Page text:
Friday, April 15, 2016

Blatstein's Odyssey

Despite being panned by every check and balance laid in front of a building before being granted approval, Blatstein's towering domino is headed for its last stop: the Zoning Board. Inga Saffron had some choice words for the man she once advised in his much lauded Piazza at Schmidt's, and rightfully so. Every step of the man's quest to build this monstrosity at Broad and Washington has been backed up by his Piazza to claim, "I know what I'm doing." Yet he continuously fails to mention that were it not for Inga Saffron, Erdy-McHenry, and an uninvolved builder, the Piazza at Schmidt's would be a strip-mall, and Northern Liberties wouldn't be what it is.

The worst part about this ordeal isn't that this building is ugly or out of scale, or even the developmental anarchy Saffron outs in her article. It's that these five acres are integral in connecting Center City and South Philadelphia, and the transformation is being led by Blatstein's unchecked ego. The idiocies in this project are too numerable to mention and it's easy to wonder if the only thing letting it slide through the approval process is the fact that no one can condense the project's flaws into one coherent sentence. 

From its two towers lining the block's smallest streets instead of flanking its proud corner, its Kowloon-esque 1000 units, massive parking podium, to its retail rooftop Tiny Town that doesn't even offer any views, it's really hard to sum up a short and sweet explanation as to why it's so bad without simply saying, "it sucks." 

Broad and Washington

Designed by Cope Linder, well known - and well respected - in Philadelphia, it's quizzical as to how this happened. Cope Linder doesn't have a reputation for being as inventive as Erdy-McHenry, the firm behind Blatstein's Piazza, but they're certainly better than what we see headed for Broad and Washington. Considering Blatstein's smug arrogance aimed at the Design Advocacy Group, city planners, and the neighbors surrounding the block, it's not so hard to imagine how conversations between Cope Linder and their client may have gone down behind closed doors. Perhaps the firm simply threw up their hands and said, "if you want to bankrupt yourself with a money pit that will piss off the city, here it is!"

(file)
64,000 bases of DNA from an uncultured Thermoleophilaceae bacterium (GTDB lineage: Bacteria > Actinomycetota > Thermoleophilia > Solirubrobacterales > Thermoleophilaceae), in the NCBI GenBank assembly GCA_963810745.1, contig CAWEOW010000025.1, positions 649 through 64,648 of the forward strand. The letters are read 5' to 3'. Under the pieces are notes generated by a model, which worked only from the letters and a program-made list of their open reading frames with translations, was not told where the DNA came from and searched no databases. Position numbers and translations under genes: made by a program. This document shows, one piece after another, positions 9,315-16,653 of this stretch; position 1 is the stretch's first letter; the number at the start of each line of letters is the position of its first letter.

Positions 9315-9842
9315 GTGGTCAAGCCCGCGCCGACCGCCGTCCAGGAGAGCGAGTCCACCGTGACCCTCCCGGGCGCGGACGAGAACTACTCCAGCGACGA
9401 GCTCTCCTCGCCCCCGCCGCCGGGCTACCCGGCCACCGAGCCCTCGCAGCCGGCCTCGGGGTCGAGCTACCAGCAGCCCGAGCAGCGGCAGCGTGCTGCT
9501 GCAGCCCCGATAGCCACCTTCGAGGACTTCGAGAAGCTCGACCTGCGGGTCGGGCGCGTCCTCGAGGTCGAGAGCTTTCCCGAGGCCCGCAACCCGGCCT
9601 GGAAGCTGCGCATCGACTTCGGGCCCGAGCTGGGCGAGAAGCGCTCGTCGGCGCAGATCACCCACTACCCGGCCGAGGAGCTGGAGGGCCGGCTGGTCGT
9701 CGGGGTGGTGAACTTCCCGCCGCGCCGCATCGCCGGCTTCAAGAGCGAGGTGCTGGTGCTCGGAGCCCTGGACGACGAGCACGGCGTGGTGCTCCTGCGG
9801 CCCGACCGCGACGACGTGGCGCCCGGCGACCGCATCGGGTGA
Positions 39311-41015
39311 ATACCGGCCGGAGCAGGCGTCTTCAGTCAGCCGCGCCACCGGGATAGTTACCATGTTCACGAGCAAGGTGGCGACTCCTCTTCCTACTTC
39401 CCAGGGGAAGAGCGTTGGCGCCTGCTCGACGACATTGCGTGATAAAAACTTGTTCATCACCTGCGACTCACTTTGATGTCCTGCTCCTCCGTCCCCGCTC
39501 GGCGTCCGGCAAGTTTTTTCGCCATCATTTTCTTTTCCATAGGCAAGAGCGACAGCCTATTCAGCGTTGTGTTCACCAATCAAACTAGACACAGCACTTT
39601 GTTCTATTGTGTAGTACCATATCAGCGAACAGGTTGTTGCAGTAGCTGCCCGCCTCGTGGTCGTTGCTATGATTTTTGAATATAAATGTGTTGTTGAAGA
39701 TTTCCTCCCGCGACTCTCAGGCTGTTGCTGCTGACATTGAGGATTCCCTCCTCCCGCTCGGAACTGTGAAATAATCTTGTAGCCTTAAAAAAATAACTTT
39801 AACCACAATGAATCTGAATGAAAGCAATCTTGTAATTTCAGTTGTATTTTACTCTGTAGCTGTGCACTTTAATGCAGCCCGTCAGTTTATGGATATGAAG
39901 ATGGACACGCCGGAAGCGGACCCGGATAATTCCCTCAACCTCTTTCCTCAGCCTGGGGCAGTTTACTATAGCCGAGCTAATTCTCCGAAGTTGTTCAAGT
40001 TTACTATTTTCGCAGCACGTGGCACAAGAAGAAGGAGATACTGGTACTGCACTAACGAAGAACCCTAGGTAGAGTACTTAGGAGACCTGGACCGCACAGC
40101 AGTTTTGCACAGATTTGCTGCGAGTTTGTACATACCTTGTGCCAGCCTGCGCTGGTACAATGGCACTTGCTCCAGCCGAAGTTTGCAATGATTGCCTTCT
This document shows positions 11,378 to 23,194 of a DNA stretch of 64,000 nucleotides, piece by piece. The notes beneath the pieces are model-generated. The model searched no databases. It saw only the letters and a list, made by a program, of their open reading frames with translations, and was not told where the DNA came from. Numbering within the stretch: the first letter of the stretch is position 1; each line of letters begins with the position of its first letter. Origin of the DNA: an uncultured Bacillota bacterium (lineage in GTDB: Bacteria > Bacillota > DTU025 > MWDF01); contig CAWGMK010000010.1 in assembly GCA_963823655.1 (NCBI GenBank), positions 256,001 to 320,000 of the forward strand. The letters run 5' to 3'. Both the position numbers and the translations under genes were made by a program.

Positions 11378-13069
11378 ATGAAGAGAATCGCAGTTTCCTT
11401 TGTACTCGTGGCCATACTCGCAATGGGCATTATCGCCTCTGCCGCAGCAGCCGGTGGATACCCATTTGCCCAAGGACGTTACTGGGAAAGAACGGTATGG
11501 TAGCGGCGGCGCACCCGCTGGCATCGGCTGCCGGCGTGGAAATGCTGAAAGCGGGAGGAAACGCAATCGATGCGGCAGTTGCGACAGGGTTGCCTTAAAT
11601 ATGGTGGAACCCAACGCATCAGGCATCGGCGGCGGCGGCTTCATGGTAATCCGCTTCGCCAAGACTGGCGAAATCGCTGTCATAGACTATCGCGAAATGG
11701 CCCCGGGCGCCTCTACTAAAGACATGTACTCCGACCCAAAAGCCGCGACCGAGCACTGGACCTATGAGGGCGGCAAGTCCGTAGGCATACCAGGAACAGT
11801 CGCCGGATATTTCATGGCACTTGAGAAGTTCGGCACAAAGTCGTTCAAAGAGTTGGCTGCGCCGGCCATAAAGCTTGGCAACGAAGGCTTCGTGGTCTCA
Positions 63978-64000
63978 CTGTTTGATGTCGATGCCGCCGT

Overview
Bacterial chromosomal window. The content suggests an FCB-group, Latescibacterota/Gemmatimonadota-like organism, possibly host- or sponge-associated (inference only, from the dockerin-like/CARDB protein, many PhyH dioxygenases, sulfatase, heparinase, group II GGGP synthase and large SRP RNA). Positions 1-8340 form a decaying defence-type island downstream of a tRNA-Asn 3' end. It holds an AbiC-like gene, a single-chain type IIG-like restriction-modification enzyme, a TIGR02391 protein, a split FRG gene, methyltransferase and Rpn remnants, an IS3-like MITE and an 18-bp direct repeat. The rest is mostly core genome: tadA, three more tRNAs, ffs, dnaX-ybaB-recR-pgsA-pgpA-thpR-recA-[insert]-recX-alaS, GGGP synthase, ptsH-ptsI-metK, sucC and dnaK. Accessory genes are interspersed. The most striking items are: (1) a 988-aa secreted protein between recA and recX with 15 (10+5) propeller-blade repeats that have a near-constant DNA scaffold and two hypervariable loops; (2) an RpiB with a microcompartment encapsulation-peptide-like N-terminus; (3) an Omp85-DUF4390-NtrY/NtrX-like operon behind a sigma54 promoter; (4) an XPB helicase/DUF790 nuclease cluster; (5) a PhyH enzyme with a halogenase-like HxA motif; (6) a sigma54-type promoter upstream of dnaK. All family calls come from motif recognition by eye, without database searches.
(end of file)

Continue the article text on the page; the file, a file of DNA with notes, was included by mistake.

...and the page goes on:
Unfortunately, were he to simply reinvent the Piazza at Broad and Washington, or bring something on par with NREA's East Market to the table, he'd not just be building something people want to live - and shop - in, he'd be bridging neighborhoods and driving complimentary development in its wake, exactly what happened in Northern Liberties. 

But this doesn't seem to know what it is. I'm all for height and density, but no one builds something so tall in an established low-rise neighborhood unless they're building low-income the 1960s. The comic book nerd in me can't help but look at this proposal without seeing a Mega City tower in Judge Dredd while my pessimist sees Kibrini Green, and neither is hopeful. If we learned anything from the building boom of the Bush era, it's that too many residential units can break a city. Miami is still struggling to fill its apartments and the average rent in Chicago is now lower than Philadelphia. We survived, and now thrive, because we didn't "pull a Blatstein" in 2005. 

But does Blatstein really want to put 1000 units at Broad and Washington? There's so much wrong with this project, and so many parties complaining, we really need to step back to see exactly what's happening here. Even an egomaniac like Blatstein must know that he'll never fill these towers, that his Tiny Town is a gamble, and a bad one. The only component that seems financially feasible, despite its impact on the surrounding communities, is the project's parking podium and big box retail spaces. And that, kids, is the bait-and-switch we'll likely see shortly after ground is broken. 

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